In the short amount of time since the Strategic Water Supply initiative has been announced, there has already been ample confusion between the Supply and the already-existing Strategic Water Reserve. Given the similarity of the names, it is worth going over what each is and what it does – or, as in the case of the Supply, what it could do.
Strategic Water RESERVE
Created in 2005, the Strategic Water Reserve (SWR) program is administered by the New Mexico Interstate Stream Commission. The Reserve allows water or water rights in New Mexico to stay in the stream, without negatively impacting the water rights holder. The Commission can acquire water or water rights for the Reserve by purchase, lease or donation, but ONLY from willing sellers or lessors. Water or water rights in the Reserve can help meet the needs of river-dependent endangered species and fulfill our water delivery obligations to other states downstream.
Groundwater rights acquired by the Reserve may be used only for stopping groundwater pumping or for limited short-term streamflow augmentation. All water and water rights in the SWR have to stay within the river reach or groundwater basin of origin and cannot result in any net depletion to that basin. While the narrow purpose is to avoid lawsuits based on non-compliance with endangered species or compact delivery requirements, rivers benefit more generally through increased flows, even if temporary.
The Reserve serves ultimately as a tool for balancing, modernizing and conserving New Mexico’s precious water resources.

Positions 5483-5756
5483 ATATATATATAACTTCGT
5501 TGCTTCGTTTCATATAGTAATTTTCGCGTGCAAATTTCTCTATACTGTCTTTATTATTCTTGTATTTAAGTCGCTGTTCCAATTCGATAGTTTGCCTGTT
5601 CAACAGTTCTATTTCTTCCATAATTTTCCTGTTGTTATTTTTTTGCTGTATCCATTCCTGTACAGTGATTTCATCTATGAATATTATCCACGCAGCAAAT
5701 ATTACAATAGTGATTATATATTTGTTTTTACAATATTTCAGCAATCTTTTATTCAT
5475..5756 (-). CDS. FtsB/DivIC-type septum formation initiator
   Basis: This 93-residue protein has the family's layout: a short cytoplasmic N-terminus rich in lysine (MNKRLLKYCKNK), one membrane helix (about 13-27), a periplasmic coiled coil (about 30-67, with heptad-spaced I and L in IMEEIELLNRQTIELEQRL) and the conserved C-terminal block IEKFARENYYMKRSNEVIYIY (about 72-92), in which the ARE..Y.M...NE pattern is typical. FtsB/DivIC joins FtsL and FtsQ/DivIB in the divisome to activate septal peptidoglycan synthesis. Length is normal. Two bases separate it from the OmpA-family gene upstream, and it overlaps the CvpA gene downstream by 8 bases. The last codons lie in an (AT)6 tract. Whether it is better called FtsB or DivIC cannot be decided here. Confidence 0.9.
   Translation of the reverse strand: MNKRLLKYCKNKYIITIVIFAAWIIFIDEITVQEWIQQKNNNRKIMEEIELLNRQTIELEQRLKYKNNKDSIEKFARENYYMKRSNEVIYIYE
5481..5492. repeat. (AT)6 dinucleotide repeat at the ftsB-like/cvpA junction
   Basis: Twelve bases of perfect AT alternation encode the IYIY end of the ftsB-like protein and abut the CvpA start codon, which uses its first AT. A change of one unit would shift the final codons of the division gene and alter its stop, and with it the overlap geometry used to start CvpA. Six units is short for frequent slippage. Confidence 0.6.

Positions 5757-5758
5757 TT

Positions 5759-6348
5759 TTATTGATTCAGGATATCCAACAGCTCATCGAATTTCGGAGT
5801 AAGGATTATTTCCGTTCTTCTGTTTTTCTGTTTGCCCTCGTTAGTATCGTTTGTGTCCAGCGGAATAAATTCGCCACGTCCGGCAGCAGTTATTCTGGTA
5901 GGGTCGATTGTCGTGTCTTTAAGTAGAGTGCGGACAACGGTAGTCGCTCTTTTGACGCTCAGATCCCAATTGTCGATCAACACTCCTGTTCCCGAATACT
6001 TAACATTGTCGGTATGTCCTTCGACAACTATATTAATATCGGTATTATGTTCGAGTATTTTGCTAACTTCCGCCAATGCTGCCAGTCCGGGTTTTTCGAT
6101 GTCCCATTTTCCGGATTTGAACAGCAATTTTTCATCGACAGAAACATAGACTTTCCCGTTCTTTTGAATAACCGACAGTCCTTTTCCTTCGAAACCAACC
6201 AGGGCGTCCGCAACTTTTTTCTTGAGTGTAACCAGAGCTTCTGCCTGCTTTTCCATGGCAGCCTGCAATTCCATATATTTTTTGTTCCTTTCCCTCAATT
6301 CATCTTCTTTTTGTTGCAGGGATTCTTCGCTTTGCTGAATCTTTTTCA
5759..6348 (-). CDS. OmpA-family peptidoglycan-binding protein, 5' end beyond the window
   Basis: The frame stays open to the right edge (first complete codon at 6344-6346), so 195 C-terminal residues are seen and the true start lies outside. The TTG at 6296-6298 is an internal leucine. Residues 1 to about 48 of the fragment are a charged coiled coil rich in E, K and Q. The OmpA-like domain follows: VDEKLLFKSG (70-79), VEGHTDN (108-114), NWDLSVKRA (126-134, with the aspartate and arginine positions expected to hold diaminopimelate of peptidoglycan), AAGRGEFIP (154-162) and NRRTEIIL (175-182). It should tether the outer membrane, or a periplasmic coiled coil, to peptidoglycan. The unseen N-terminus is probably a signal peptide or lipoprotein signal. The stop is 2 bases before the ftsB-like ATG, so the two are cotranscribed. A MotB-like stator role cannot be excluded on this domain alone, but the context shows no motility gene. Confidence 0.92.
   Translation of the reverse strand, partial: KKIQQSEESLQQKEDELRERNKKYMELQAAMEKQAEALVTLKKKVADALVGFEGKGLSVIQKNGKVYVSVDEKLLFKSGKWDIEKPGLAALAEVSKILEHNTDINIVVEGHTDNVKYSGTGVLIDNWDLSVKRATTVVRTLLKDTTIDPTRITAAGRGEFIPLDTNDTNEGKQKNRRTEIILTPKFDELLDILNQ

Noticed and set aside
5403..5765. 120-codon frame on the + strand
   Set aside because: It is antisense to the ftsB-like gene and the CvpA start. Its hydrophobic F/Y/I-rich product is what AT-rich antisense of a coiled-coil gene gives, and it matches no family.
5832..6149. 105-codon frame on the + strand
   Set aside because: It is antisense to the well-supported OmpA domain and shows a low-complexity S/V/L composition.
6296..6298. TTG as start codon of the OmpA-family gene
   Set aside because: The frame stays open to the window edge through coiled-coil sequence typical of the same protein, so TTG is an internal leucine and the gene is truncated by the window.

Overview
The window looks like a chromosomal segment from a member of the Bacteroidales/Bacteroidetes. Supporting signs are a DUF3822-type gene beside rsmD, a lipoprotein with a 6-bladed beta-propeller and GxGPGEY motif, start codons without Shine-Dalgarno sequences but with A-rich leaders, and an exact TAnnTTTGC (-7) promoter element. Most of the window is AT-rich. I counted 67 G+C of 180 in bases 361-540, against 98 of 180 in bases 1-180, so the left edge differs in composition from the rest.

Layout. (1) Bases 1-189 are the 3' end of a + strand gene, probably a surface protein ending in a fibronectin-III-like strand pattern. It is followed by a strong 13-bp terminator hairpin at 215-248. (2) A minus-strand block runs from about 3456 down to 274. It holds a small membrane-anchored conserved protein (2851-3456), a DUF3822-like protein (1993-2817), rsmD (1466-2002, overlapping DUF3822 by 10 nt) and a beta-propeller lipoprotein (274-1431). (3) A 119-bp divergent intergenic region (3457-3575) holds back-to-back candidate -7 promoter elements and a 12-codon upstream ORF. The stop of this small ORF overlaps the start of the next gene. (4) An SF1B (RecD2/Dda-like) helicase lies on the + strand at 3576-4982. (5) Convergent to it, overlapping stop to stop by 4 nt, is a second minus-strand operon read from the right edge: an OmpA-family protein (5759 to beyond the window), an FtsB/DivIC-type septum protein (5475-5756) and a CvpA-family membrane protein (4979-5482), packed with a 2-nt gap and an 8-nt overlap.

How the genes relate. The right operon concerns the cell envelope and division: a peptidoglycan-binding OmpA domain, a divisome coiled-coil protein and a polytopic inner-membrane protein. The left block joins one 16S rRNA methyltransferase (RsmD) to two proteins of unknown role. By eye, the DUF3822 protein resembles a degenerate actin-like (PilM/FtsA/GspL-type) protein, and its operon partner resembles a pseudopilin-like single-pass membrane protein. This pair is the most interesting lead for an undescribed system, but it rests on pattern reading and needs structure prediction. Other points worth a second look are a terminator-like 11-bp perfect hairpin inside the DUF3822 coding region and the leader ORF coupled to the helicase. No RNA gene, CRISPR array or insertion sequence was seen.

Strategic Water SUPPLY
Announced by Governor Lujan Grisham on December 5th, 2023, the Strategic Water Supply is a proposed initiative by the Administration to protect New Mexico water supplies and support the renewable energy transition by buying treated brackish and produced water. It would then supply that purchased water to water-intensive development and energy projects. Some of the projects proposed include creating green hydrogen, microchips, solar panels and wind turbines, as well as supplementing dwindling aquifer supplies.
The Administration has said it wants to invest $500 million in the initiative. The New Mexico Environment Department is expected to issue guidance and seek proposals from interested companies early in 2024. The contracting model they plan to use is an Advance Market Commitment (AMC). To date, AMCs have been almost exclusively used for pharmaceutical development. They are generally utilized when the cost of developing a new product as a public good is too high to be worthwhile for the private sector to invest in without a market guarantee.
Both produced water – a byproduct of almost all oil and gas extraction – and brackish water often contain similar elements that require treatment, including mineral salts, heavy metals and radionuclides. A significant issue with these water sources is what to do with the brine, a byproduct of the treatment process that contains the removed salts, metals, radionuclides and other toxic materials. Most proposed solutions are to either inject the material into deep aquifers (with a risk for earthquakes and contamination of drinking water aquifers) or put it into evaporation ponds, with the majority of the dried toxic material transported to a certified hazardous waste disposal site.
It remains to be seen how the Administration and industry propose overcoming these hurdles.